The standard of care is that of an ordinary competent solicitor, having regard to the standards normally adopted by the profession, being an objective test: Midland Bank Trust Co v. Hett, Stubbs and Kemp  Ch 384. In addition, the size, nature, and sophistication of the firm may be relevant: Hicks v Russell Jones & Walker  EWHC 940 (Ch), as may the firm having a specialist environmental department or holding itself out as having specialist expertise. However, all firms holding themselves out as doing conveyancing work should be aware of these risks which may affect clients.
In County Personnel (Employment Agency) v Alan R Pulver & Co  1 W.L.R. 916 at 922D Bingham LJ stated that:
“If in the exercise of a reasonable professional judgment a solicitor is or should be alerted to risks which might elude even an intelligent layman, then plainly it is his duty to advise the client of these risks or explore the matter further.”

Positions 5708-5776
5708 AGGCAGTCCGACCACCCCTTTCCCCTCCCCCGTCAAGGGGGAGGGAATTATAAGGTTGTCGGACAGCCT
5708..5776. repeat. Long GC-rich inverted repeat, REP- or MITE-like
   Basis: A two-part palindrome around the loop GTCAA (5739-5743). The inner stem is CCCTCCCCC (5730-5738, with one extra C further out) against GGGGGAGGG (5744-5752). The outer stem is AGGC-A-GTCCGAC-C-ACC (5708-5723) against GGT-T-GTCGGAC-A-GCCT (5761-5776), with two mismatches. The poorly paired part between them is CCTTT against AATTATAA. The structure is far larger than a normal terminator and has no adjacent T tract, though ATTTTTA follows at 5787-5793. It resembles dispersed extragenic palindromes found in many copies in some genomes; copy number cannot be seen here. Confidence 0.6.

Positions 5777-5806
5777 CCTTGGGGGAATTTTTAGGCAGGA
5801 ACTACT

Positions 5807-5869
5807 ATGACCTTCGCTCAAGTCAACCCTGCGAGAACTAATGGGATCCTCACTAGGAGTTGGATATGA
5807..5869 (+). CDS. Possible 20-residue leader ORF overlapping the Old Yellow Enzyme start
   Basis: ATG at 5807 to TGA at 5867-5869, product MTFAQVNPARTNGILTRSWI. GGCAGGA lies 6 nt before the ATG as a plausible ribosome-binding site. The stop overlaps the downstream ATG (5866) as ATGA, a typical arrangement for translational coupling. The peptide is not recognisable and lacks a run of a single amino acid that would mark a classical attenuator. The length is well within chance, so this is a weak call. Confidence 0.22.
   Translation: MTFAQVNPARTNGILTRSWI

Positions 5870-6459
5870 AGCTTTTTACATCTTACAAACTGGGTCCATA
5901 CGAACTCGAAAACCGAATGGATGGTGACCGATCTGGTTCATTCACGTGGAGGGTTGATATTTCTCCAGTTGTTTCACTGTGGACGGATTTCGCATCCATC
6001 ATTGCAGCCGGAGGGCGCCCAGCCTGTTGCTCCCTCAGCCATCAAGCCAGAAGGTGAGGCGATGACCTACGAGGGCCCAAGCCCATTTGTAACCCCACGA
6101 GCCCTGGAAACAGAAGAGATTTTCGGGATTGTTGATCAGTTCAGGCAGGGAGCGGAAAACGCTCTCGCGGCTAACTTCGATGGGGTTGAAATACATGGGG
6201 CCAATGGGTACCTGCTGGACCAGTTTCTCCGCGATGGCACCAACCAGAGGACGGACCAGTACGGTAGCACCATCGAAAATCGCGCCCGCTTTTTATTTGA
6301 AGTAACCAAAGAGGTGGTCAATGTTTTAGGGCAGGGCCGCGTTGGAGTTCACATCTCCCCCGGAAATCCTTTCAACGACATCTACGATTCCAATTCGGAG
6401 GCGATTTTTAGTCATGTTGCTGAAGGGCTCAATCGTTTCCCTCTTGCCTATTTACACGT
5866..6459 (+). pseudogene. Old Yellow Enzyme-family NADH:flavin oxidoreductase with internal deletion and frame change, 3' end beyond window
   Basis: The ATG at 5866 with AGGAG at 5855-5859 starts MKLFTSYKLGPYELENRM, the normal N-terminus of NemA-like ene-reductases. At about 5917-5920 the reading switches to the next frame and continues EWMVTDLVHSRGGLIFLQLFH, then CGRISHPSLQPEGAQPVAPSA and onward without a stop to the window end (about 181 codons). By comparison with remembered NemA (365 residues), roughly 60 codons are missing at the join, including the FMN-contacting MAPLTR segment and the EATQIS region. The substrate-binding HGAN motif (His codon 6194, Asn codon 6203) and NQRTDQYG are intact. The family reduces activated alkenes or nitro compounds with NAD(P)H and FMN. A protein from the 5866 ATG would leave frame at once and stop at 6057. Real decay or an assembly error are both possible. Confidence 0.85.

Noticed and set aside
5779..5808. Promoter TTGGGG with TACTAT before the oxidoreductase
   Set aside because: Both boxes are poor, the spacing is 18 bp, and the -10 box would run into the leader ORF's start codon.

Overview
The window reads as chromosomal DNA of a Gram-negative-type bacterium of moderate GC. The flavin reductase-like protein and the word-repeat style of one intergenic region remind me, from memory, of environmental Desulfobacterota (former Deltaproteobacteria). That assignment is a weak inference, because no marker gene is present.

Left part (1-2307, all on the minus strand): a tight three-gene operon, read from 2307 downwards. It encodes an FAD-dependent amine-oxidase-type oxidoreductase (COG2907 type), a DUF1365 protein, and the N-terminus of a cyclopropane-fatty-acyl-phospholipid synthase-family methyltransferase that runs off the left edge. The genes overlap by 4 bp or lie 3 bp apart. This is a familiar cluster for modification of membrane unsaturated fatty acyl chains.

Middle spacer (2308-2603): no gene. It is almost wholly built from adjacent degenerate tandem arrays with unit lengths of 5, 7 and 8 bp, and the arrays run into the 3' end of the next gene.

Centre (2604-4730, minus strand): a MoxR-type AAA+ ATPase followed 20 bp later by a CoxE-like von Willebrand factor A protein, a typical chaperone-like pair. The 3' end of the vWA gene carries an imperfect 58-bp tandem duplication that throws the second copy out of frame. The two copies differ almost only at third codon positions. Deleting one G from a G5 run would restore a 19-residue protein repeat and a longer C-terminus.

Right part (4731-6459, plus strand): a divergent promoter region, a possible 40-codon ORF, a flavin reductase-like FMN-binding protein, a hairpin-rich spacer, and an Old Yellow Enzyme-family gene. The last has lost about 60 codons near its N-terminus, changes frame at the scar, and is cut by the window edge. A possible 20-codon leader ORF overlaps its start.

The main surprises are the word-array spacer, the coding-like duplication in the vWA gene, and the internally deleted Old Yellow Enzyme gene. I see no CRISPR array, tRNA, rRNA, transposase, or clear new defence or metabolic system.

This may extend to information obtained while fulfilling the solicitor’s retainer, whether or not the matter in question is itself within the scope of the retainer.
Whilst not definitive, guidance provided by professional bodies such as the Law Society will also be important in assessing the scope and nature of the solicitor’s duty. In this respect the law adapts to new situations, for example the development of duties in relation to contaminated land, from the Law Society’s “Warning Card” (2001) to its Practice Note on Contaminated Land (2014). Climate risks are not so different in nature from those involving contaminated land, albeit there is no corresponding legal liability framework as there is for contaminated land. The two types of risk – physical and transitional – are in play in both cases.
As Jackson & Powell on Professional Negligence points out (para. 11-089):
“Although these various sources are generally intended to reflect the existing practices of the profession, they have also led to a greater uniformity of practice. Thus it has become increasingly difficult for a solicitor to justify conduct which falls short of that described in the guides.”
Law Society initiatives